After I left graduate school, more literary/cultural criticism anthologies appeared along with various dictionaries and encyclopedias. The process seems to have culminated in The Norton Anthology of Theory and Criticism (ed. Vincent Leitch et al), whose publication in 2001 was momentous enough to merit a long story by Scott McLemee in The Chronicle of Higher Education that included the remark,"An anthology stamped with the Norton brand name is a sure sign of the field's triumph in English departments."
For McLemee to speak of"stamping" and"branding" was apt, more so than he intended, for every anthology assigned in class carries institutional weight.
Uh, no, that would be precisely the overtone and degree of aptness intended.
I haven't reread the piece in a very long time, but do recall that the institutionalization and commercialization of theory were very much the focus of my attention.
The text of that article from 2001 (the first cover story I wrote while at the paper) is available online.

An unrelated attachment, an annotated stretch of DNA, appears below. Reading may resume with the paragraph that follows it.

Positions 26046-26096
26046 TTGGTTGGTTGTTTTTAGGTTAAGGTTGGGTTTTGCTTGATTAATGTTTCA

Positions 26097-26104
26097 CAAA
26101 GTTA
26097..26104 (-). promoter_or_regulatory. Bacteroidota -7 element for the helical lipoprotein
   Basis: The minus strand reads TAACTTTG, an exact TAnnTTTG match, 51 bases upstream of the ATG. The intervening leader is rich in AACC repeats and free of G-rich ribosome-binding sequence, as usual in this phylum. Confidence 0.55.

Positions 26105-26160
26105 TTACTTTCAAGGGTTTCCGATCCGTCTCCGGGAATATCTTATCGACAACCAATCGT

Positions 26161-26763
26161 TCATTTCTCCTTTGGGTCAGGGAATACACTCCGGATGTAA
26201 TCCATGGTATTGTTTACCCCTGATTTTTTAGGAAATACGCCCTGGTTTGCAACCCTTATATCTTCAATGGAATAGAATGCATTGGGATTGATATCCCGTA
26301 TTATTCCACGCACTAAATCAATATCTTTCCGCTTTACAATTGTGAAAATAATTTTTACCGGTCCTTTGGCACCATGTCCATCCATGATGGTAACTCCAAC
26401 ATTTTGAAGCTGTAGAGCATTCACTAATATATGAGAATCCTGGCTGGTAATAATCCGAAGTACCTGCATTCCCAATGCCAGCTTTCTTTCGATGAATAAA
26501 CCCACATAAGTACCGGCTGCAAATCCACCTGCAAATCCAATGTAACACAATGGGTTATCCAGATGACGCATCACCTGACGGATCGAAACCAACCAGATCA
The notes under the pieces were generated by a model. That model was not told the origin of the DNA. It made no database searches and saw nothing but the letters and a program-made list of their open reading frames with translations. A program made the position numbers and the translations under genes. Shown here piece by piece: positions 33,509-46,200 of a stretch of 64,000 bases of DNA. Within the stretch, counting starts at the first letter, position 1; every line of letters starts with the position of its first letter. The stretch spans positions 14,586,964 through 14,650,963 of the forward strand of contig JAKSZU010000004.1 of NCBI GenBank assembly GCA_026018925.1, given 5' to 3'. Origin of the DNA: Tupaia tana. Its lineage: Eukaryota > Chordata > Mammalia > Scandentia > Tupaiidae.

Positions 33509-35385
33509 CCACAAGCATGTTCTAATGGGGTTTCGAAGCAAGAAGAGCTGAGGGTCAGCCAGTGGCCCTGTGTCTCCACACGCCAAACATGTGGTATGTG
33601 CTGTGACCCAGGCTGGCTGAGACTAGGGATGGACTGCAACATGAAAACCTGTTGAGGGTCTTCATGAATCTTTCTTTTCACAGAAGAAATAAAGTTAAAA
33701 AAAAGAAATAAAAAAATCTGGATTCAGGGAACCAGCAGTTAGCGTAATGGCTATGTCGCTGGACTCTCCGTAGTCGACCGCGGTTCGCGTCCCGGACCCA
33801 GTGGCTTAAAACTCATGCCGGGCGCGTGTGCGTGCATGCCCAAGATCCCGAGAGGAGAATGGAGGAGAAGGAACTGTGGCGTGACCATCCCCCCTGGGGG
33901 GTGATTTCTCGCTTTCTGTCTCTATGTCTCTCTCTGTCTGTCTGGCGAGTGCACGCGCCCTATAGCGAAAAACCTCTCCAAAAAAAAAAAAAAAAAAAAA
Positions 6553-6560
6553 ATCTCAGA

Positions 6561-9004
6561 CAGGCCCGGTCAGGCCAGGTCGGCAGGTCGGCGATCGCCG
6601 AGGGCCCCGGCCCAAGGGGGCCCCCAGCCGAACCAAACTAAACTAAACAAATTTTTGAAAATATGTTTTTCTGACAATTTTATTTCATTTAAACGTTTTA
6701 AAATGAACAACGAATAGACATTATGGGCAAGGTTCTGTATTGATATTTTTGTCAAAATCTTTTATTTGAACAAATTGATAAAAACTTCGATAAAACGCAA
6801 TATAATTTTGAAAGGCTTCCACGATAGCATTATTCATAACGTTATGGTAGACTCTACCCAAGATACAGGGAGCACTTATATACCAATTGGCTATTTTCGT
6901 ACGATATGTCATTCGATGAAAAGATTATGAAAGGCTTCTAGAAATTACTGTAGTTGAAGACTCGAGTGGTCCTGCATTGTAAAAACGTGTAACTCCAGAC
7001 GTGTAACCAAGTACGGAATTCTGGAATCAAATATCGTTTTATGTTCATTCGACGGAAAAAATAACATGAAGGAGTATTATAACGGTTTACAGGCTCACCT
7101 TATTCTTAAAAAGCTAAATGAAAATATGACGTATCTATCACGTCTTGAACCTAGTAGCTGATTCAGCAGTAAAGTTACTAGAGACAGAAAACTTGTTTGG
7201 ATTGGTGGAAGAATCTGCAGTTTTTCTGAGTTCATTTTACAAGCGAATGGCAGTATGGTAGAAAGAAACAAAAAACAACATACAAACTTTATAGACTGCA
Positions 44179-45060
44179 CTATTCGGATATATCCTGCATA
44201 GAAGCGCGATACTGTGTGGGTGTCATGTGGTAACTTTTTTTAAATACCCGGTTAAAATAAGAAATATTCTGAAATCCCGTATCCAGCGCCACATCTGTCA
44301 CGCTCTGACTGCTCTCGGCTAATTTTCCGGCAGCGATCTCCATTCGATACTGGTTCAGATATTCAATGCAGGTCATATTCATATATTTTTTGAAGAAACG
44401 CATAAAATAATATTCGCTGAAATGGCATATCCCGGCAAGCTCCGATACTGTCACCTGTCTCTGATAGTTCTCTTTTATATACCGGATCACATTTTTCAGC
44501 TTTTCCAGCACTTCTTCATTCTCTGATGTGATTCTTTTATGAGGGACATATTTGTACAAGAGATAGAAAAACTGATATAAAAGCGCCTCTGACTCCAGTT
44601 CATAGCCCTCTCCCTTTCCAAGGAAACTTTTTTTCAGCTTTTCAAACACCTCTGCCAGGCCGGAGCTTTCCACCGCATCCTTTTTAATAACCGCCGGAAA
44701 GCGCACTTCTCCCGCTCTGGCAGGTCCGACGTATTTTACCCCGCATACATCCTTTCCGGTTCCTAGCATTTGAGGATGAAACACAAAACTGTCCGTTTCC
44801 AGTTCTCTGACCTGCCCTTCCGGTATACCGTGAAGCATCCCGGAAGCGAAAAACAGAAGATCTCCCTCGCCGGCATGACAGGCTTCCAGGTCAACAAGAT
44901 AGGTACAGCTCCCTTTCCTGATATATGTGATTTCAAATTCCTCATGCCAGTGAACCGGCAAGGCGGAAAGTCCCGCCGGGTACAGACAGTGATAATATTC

comments powered by Disqus
- The Memorial Where Slavery Is Real
- Thomas Piketty accuses Germany of forgetting history as it lectures Greece
- Greek ‘No’ May Have Its Roots in Heroic Myths and Real Resistance
- 150 years later, schools are still a battlefield for interpreting Civil War
- Where are America's memorials to pain of slavery, black resistance?
- Historian: "I don’t want my students to simply choose sides in a polemic between heritage and hate"
- Harvard’s Nancy Cott says the Chief Justice in the gay marriage case has a stilted idea of the history of marriage
- Did a historian who said he’s a victim of McCarthyism get the story wrong?
- Stephanie Coontz’s work on the history of marriage cited by the Supreme Court.
- How Does It Feel To Have One’s Work as a Historian Cited by the Supreme Court? Cool. Very Cool. Thank You Very Much.